Simone de Beauvoir opens her book The Second Sex with the confession of her hesitations before starting writing. She believes many people and women in particular consider this issue irritating and not new. Despite many arguments on the feminism, the core of the problem if difficult to identify. Simone de Beauvoir cites Dorothy Parker who believes that both, men and women, should be treated as human beings. The issue of women’s desire to be equal with men in all spheres and accent on masculinity as the reason for respect is considered strange by Simone de Beauvoir. She concludes that American women are annoyed with their femininity which influences their behavior.
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The Second Sex
The author interrogates, what is a woman? And she explains that she readily defines herself as a woman. This fact contributes to the differences between men and women because male individuals rarely pose themselves as individuals of a certain gender. Moreover, Simone de Beauvoir believes that the relationships between men and women should not be treated as opposite electrical poles. Also, the author is irritated by the wide-spread practice to explain some actions or sayings with belonging to a certain gender.
In such cases, women are considered to be defective creatures unable to take part in the discussion or express sound ideas. Since the times of Aristotle, a woman is thought to lack some qualities necessary for human beings, and this idea results in gender discrimination. This defectiveness is supported by the Genesis story that presents Eve as if made from Adam’s bone.
Simone de Beauvoir comments on the treatment of a man as the Subject and the Absolute while a woman is called the Other presented by Monsieur Benda. She states that such duality is characteristic of ancient myths and is not always related to the gender issue. For example, such duality is found in couples such as Sun – Moon, Day – Night, Good – Evil. However, these couples do not contain any feminine or masculine elements.
Traditionally, the introduction of one issue presupposes the existence of the Other, but it does not mean that one is superior. Simone de Beauvoir gives examples of setting up than others, such as village dwellers opposing themselves to those living in cities, citizens of a country can oppose themselves to foreigners, and so on. Thus, in society, it is common to oppose One to the Other as something inessential or as an object. The author claims that such relations are characterized by reciprocity.
Simone de Beauvoir states that the issue of domination arises early or later in most of the relations. It means that the majority imposes some ideas on or prevail over the minority. It is frequently characteristic of national minorities such as African Americans of Jews. However, women are not the minority since the number of men and women on Earth is almost the same. The minorities forming a separate group were traditionally oppressed in the past.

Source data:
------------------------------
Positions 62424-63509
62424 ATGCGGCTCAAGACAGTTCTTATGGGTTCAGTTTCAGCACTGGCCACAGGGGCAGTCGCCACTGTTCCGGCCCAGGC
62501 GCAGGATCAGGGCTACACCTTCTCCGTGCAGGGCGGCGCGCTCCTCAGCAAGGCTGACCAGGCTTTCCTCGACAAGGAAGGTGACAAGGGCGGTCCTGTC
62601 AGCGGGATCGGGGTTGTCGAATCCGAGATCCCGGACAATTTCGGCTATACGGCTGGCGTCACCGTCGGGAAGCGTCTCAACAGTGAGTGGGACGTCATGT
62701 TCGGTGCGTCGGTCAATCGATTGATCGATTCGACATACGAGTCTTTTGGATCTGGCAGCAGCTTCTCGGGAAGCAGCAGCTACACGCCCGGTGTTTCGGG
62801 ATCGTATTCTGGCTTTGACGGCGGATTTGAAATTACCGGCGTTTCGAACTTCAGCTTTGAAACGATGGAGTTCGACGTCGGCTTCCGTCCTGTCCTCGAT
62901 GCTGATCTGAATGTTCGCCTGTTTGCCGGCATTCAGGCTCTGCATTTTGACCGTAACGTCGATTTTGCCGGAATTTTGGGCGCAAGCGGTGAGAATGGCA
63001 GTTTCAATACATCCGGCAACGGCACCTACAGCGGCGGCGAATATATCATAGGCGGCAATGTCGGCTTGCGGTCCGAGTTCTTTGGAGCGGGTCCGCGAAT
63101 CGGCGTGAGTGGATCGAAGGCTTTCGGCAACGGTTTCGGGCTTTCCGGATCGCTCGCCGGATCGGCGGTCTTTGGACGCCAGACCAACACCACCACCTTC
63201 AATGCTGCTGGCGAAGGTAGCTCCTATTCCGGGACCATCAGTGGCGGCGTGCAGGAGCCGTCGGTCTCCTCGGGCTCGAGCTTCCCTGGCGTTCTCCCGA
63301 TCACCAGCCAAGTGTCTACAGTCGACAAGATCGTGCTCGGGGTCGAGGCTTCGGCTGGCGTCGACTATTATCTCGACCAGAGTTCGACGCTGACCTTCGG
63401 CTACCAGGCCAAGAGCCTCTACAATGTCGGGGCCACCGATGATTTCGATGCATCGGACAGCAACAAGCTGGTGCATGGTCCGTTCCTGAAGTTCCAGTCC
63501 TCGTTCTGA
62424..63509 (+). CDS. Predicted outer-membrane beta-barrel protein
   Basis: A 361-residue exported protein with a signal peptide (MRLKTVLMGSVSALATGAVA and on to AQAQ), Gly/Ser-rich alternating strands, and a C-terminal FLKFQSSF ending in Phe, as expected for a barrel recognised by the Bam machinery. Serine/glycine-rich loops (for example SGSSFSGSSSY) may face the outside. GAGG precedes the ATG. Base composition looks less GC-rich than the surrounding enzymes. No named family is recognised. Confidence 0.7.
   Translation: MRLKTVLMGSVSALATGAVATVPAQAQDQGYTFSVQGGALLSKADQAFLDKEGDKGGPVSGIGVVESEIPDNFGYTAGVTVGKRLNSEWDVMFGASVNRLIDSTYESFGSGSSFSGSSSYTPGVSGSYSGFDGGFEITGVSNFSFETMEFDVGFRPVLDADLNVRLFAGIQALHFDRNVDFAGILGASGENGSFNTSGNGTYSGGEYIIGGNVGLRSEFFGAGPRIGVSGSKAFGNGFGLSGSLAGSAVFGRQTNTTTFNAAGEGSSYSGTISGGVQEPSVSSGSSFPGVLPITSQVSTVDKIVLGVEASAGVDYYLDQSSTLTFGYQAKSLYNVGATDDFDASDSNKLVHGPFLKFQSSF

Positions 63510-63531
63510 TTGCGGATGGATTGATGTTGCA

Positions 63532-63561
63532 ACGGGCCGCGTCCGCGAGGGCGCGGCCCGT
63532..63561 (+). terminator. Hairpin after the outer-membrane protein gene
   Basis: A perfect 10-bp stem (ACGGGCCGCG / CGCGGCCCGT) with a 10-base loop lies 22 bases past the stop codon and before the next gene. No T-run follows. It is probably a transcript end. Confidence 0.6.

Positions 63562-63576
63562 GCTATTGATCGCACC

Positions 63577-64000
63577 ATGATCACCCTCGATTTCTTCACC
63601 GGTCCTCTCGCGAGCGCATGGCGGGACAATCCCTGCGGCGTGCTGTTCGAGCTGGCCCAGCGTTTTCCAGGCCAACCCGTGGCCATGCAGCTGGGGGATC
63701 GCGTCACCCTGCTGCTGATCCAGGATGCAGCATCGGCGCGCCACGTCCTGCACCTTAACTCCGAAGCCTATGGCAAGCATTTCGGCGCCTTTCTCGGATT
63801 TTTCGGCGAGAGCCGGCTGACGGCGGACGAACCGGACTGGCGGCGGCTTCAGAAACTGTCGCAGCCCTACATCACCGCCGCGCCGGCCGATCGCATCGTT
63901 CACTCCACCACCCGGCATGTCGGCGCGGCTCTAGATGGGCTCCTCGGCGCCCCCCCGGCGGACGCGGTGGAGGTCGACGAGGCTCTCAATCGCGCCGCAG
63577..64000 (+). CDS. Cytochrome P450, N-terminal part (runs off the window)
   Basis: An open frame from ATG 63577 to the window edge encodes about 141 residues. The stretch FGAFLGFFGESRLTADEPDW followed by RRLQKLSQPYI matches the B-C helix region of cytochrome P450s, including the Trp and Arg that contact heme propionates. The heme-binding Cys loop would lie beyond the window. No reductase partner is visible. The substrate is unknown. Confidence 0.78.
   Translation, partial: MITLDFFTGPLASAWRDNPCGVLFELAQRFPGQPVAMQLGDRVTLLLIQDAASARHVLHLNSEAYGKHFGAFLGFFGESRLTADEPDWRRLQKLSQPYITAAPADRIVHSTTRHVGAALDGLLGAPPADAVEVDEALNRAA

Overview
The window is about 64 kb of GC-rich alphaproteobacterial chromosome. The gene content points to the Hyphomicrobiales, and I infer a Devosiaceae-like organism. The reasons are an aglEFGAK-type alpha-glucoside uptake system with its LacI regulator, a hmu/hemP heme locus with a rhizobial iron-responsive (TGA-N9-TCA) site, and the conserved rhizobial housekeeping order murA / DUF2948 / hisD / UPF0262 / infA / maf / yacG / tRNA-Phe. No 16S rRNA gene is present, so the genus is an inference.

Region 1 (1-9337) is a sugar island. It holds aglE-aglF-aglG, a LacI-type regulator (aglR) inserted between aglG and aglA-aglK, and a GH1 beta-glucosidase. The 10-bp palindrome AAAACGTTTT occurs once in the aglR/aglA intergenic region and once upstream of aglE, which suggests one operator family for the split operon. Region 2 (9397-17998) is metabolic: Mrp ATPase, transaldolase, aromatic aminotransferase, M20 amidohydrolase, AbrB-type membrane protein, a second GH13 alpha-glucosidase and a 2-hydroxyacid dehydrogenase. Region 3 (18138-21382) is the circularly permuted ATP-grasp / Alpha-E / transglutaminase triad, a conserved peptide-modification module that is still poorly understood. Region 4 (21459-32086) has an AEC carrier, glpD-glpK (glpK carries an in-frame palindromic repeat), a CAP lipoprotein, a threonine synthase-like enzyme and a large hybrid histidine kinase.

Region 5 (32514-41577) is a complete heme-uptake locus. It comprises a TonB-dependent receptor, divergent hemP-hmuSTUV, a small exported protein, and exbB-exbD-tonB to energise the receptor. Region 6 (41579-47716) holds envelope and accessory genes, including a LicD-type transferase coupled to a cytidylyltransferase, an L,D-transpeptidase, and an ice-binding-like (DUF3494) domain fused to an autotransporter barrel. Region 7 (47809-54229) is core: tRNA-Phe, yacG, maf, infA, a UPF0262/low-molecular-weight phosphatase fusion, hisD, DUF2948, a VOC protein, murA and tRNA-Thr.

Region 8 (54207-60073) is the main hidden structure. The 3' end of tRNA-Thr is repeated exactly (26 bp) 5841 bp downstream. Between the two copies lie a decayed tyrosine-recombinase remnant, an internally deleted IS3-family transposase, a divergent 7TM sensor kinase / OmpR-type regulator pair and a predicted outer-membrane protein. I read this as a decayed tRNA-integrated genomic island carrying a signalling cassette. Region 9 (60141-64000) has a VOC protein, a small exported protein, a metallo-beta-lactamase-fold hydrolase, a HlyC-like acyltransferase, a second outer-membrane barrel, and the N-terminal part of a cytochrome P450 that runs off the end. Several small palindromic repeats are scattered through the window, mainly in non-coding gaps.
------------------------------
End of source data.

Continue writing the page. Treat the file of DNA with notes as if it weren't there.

Still, women did not make such a group. There have always existed women as long as it is known, and their relations with men have always been subordinate. Nevertheless, this subordination is different because the division of genders is not of history but biological nature. The author concludes that a woman is the Other at the heart of the whole that has two crucial components that are undividable.
Simone de Beauvoir discusses the issue of reciprocity that could influence the relations of men and women. In some way, men are dependent on women because of biological needs such as sexual desire, but it does not provide social freedom to females. In their turn, slave and lord are linked by an economic need that does not set a slave free. Thus, despite evident reciprocity, women are still treated as vassals of men. Their inequality is seen in social and economic issues as well.
The author claims that traditionally, men have better positions and higher salaries. Also, they are more likely to succeed in politics, economy, or industry. Simone de Beauvoir mentions that the world is still in the possession of men the same as it was historically. It causes the situation that the denial of the Other position can mean the refusal of the protected position when men provide the living and take risks. Consequently, women prefer not to claim themselves as subjects and are often satisfied with their role as the Other.
The philosophers sometimes speak about “the eternal feminine” that is almost the same as “the black soul.” The author addresses the parallelism observed between women and blacks. There are many similarities between them such as the process of liberation and acquisition of equally human and social rights. Also, both categories are believed to need a master to keep them “in place.” This idea introduces the concept of a “true woman” who does not take responsibility, is infantile, and subject to man.
Finally, Simone de Beauvoir concludes that it is worth to discover the essence of women from biological, psychoanalytical, and historical materialist positions. She hopes to reveal the development of “feminine reality.” Also, the author aims to present the complications that women face on their way to new spheres of life.